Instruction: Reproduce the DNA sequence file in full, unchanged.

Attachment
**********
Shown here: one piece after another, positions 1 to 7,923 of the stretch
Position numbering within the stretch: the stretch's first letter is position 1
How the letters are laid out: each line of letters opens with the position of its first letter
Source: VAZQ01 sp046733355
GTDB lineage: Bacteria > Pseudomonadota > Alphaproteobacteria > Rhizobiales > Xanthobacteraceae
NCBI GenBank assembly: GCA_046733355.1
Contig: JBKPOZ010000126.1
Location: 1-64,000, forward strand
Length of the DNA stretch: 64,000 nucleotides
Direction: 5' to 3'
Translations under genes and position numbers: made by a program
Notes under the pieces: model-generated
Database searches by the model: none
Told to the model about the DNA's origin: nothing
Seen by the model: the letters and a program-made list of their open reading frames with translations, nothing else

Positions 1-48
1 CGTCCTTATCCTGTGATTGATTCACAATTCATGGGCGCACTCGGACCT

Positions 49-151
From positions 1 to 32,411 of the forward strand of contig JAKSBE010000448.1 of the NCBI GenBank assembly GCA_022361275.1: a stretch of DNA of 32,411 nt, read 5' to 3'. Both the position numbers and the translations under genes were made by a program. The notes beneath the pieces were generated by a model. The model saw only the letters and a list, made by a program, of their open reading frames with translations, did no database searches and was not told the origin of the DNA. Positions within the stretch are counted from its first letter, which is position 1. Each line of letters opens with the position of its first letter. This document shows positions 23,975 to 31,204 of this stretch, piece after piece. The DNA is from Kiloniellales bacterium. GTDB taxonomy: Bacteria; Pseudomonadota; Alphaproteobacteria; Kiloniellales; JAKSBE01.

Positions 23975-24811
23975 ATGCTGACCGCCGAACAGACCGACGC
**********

Shown here: one piece after another, positions 1 to 7,923 of the stretch
Position numbering within the stretch: the stretch's first letter is position 1
How the letters are laid out: each line of letters opens with the position of its first letter
Source: VAZQ01 sp046733355
GTDB lineage: Bacteria > Pseudomonadota > Alphaproteobacteria > Rhizobiales > Xanthobacteraceae
NCBI GenBank assembly: GCA_046733355.1
Contig: JBKPOZ010000126.1
Location: 1-64,000, forward strand
Length of the DNA stretch: 64,000 nucleotides
Direction: 5' to 3'
Translations under genes and position numbers: made by a program
Notes under the pieces: model-generated
Database searches by the model: none
Told to the model about the DNA's origin: nothing
Seen by the model: the letters and a program-made list of their open reading frames with translations, nothing else

Positions 1-48
1 CGTCCTTATCCTGTGATTGATTCACAATTCATGGGCGCACTCGGACCT

Positions 49-151
From positions 1 to 32,411 of the forward strand of contig JAKSBE010000448.1 of the NCBI GenBank assembly GCA_022361275.1: a stretch of DNA of 32,411 nt, read 5' to 3'. Both the position numbers and the translations under genes were made by a program. The notes beneath the pieces were generated by a model. The model saw only the letters and a list, made by a program, of their open reading frames with translations, did no database searches and was not told the origin of the DNA. Positions within the stretch are counted from its first letter, which is position 1. Each line of letters opens with the position of its first letter. This document shows positions 23,975 to 31,204 of this stretch, piece after piece. The DNA is from Kiloniellales bacterium. GTDB taxonomy: Bacteria; Pseudomonadota; Alphaproteobacteria; Kiloniellales; JAKSBE01.

Positions 23975-24811
23975 ATGCTGACCGCCGAACAGACCGACGC